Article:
Windows Server: Article Summary: This article discusses the difference between the Standard and Datacenter editions of Windows Server Unlike previous versions of Windows Server, there are no functional differences between the Standard and Datacenter Editions of Windows Server The hardware requirements are exactly the same as well; there is no difference in the maximum amount of RAM usable by the two editions, for example. The only difference between the two editions concerns the virtualization rights conferred by the server license.
Jun 26, · Windows Server R2 Standard With Windows Server R2 you can scale to run your most important workloads with robust recovery options. You’ll achieve value quickly with a wide range of cost-effective, high-performance storage options and simplified delivery of /5(20). Windows Server R2 Datacenter Buy It Now, Cheap Fundy Designer , Altova XMLSpy Download, EndNote X7 Purchase Price/10(). Windows Server R2 will continue to have the same licensing model as Windows Server , with two editions available in volume licensing: Standard edition and Datacenter edition. Editions are differentiated by virtualization rights only (two OSEs for Standard, and unlimited OSEs for Datacenter).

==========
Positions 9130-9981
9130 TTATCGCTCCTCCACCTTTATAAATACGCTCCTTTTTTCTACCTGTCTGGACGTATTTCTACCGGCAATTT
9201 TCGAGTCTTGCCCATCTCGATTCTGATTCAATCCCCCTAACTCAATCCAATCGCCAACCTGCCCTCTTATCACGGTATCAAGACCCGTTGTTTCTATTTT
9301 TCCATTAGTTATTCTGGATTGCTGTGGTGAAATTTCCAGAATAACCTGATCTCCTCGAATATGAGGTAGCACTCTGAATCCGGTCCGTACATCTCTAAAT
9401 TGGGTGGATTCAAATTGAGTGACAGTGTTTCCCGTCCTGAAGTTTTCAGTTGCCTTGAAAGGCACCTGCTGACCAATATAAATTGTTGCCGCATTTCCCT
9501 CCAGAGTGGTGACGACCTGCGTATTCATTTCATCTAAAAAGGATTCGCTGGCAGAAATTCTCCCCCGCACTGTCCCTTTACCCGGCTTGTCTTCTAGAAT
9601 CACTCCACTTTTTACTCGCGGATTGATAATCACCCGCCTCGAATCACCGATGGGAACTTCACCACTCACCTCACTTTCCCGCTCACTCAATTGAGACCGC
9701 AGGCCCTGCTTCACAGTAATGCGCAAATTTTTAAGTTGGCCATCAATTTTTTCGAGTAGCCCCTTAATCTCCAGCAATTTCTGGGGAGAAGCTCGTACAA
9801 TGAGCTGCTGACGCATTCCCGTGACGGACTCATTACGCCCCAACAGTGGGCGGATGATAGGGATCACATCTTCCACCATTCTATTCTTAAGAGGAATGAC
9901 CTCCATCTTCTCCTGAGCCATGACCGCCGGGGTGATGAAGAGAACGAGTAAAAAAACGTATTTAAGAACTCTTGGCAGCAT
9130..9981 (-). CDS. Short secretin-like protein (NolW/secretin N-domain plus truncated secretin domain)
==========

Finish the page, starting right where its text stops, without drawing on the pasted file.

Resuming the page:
Windows Server Generally available as of Oct. Over time these changes will likely increase server licensing costs, in part by shifting purchases to Datacenter edition, as well as impact hardware specifications and equipment upgrade schedules, the timing of new license purchases, and SA renewal decisions. While the significance of each change may vary by customer, most will find at least one relevant change. Servers Licensed by Cores Windows Server requires purchase of both client-side and server-side licenses. Client-side licenses—called Client Access Licenses CALs —provide the right for users or end-user devices to access servers, and server-side licenses provide the right to run the software on a physical server. With Windows Server , client-side licensing such as CAL requirements, types, and pricing remains mostly the same, but server-side licensing changes dramatically, moving from a processor- to a core-based licensing model. Old Rule For Windows Server R2, a server license Datacenter or Standard edition is required for each pair of physical processors within the server. A server with one or two processors requires one server license, and a server with four processors requires two server licenses. The number of processor cores independent processing units contained on a physical processor chip is immaterial. New Rule With Windows Server , servers require core licenses that are sold in two-packs, with each two-pack costing one eighth of the price of the current Windows Server R2 edition server license.